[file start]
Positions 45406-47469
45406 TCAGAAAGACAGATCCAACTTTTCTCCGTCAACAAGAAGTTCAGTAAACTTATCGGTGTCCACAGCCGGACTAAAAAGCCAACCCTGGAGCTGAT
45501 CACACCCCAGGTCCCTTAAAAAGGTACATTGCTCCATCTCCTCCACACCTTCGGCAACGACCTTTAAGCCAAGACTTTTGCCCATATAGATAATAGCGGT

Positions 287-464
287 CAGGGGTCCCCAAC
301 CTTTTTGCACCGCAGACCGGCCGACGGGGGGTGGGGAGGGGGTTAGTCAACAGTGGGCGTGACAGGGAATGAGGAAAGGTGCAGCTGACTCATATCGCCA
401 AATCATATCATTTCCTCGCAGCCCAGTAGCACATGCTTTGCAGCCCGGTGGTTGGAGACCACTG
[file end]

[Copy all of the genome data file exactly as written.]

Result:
Positions 45406-47469
45406 TCAGAAAGACAGATCCAACTTTTCTCCGTCAACAAGAAGTTCAGTAAACTTATCGGTGTCCACAGCCGGACTAAAAAGCCAACCCTGGAGCTGAT
45501 CACACCCCAGGTCCCTTAAAAAGGTACATTGCTCCATCTCCTCCACACCTTCGGCAACGACCTTTAAGCCAAGACTTTTGCCCATATAGATAATAGCGGT

Positions 287-464
287 CAGGGGTCCCCAAC
301 CTTTTTGCACCGCAGACCGGCCGACGGGGGGTGGGGAGGGGGTTAGTCAACAGTGGGCGTGACAGGGAATGAGGAAAGGTGCAGCTGACTCATATCGCCA
401 AATCATATCATTTCCTCGCAGCCCAGTAGCACATGCTTTGCAGCCCGGTGGTTGGAGACCACTG